02.09.10

Steve Ballmer Visits Obama Once Again as His Fight Against Google Continues

Posted in Finance, Free/Libre Software, Google, Microsoft, Steve Ballmer at 8:55 am by Dr. Roy Schestowitz

White House in daytime

Summary: Updates on the competition between Microsoft and Google — a rivalry that takes political form

GOOGLE is gradually devaluing Microsoft’s products and Steve Ballmer understands that (Microsoft’s poor results [1, 2, 3, 4] are related to this). Free software and Google challenge Microsoft’s fundamental business model, as opposed to Apple for example. Moreover, watch how Google became an attractive employer, whereas Microsoft dropped like a stone (for several years now, even before the massive layoffs that are still ongoing, having officially begun over a year ago). From CNET:

Among the technology firms that ended up on Fortune’s list were SAS at No. 1, Google at No. 4, Cisco Systems at No. 16, Adobe Systems at No. 42, and Microsoft at No. 51. The firms scored points for a couple of different factors, including top pay and best perks. And with the job market still tight, Fortune also looked at the job growth for each company.

Microsoft is always trying to cause trouble to Google. Microsoft sued Google last month, having previously used other parties to sue Google. See for example:

Here is what Microsoft has been up to in recent days:

This is typical. This type of attitude is highlighted in a new post which is titled “Steve Ballmer, did you ‘f***ing kill Google’ yet?”

Well About 1/2 a decade ago, a key individual defected from Microsoft to Google that lead to one heck of lawsuit. According to official documents, Steve said he was going to ‘fucking kill Google’ as he hurled a chair across the room. literally.

[...]

We were just wondering Mr. Ballmer, did you ‘fucking kill Google’ yet? We figured 1/2 a decade has passed now and we were just wondering the status of it.

More in this new article:

If you think this is creepy, then join the club. In terms of collective IQ, Google is the smartest company in cyberspace: for five years it’s been taking the cleverest graduates from elite universities and the most experienced computer engineers. It’s been such a magnet for talent that even Microsoft is enraged. In 2005, for example, an ex-Microsoft engineer named Mark Lucovsky alleged in a sworn statement to a Washington state court that Steve Ballmer, Microsoft’s chief executive, became so enraged on hearing that Lucovsky was about to leave Microsoft for Google, that he picked up his chair, and threw it across his office. (Ballmer called this a “gross exaggeration”.)

Well, nothing that Microsoft has tried (and it tried so many things at a very high cost) has helped it accomplish the goal of simply destroying another competitor. Microsoft managed to pretty much destroy Yahoo! but not Google. Yahoo! Search got hijacked by Microsoft after an AstroTurfing campaign funded by Microsoft had derailed a deal between Yahoo! and Google. Microsoft was tearing apart the company through its staff and Microsoft fans are now saying that “Yahoo! Continues to Slip”. One has to wonder why, eh? Well, here is another fleeing executive of Yahoo! (more here):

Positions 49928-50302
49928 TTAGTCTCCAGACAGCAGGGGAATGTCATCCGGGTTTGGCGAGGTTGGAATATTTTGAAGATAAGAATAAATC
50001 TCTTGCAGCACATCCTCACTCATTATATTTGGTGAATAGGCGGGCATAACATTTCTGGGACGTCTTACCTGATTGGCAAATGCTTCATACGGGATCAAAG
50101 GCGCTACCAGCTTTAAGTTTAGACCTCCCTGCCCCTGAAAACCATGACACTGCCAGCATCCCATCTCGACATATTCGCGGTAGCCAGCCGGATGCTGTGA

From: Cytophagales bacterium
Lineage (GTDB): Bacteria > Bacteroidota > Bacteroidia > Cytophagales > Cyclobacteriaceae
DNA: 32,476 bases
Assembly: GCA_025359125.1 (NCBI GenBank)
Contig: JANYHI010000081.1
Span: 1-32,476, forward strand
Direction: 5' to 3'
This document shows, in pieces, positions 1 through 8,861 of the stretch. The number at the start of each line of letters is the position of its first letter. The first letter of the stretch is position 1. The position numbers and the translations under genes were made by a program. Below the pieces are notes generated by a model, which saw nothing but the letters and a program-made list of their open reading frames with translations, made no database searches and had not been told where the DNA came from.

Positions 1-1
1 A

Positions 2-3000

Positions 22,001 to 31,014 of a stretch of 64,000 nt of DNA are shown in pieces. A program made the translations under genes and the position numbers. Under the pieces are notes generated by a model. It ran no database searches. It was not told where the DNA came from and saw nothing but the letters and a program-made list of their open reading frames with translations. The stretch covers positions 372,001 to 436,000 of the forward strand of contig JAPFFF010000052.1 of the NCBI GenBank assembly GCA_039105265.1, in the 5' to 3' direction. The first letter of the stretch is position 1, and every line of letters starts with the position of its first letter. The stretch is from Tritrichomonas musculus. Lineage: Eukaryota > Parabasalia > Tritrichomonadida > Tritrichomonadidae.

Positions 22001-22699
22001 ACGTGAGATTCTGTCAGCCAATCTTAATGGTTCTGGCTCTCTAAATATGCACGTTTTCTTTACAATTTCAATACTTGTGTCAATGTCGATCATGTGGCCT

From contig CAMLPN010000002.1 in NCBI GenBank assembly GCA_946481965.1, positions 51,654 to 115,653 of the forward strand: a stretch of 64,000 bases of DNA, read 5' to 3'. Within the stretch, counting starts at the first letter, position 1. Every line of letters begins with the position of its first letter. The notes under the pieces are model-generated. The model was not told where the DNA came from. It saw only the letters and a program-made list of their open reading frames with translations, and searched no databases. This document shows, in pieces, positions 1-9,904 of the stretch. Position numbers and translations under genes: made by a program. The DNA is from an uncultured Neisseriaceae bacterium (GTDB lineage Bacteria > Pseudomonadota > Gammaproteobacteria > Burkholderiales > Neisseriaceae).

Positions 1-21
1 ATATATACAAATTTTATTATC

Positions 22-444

It took three years, but former Yahoo executive Dan Rosensweig believes he has found another great Internet gig.

Rosensweig’s career shifted in a new direction this week when he took over as CEO of Chegg.com, a Silicon Valley startup that says it has rented about 2.4 million textbooks to cash-strapped college students since its 2007 inception.

AOL is with Google, still:

Armstrong Hints AOL Will Renew Search Deal With Google: ‘Distribution Is Almost As Important To Us As Money’

[...]

During today’s AOL earnings call, which just finished, CEO Tim Armstrong dropped the strongest hint yet that Google is the front-runner in negotiations for who will power search across AOL properties. Google is AOL’s current partner, as it has been for nearly a decade, but snatching the search partnership away would be a coup for Microsoft’s Bing search engine. Bing wants the search deal, which would help it increase its total volume of searches by a couple percentage points since AOL on its own has the fifth largest search share in the U.S.

Here comes Steve Ballmer to the White House (yes, again [1, 2, 3, 4]):

DJ Obama Meeting With Microsoft’s Ballmer, Amex’s Chenault, 8 Other Execs

A group of 10 top corporate executives, including Microsoft Corp.’s Steve Ballmer and American Express Co.’s (AXP) Ken Chenault, will join President Obama for lunch at the White House Thursday, an administration official said.

Some weeks ago we saw Ballmer using his "innovation" propaganda to have Obama promote patents and the Huffington Post helped Ballmer in that regard. Ballmer can also poison the government against Google and fight against the planned fixes for taxation policy (Microsoft is a tax dodger [1, 2, 3, 4, 5, 6, 7, 8]).

Bank of America, Microsoft, Exxon May Face Obama Tax Increases

[...]

Bank of America Corp., Exxon Mobil Corp. and Microsoft Corp. would be among companies paying $400 billion in additional taxes under President Barack Obama’s $3.8 trillion budget.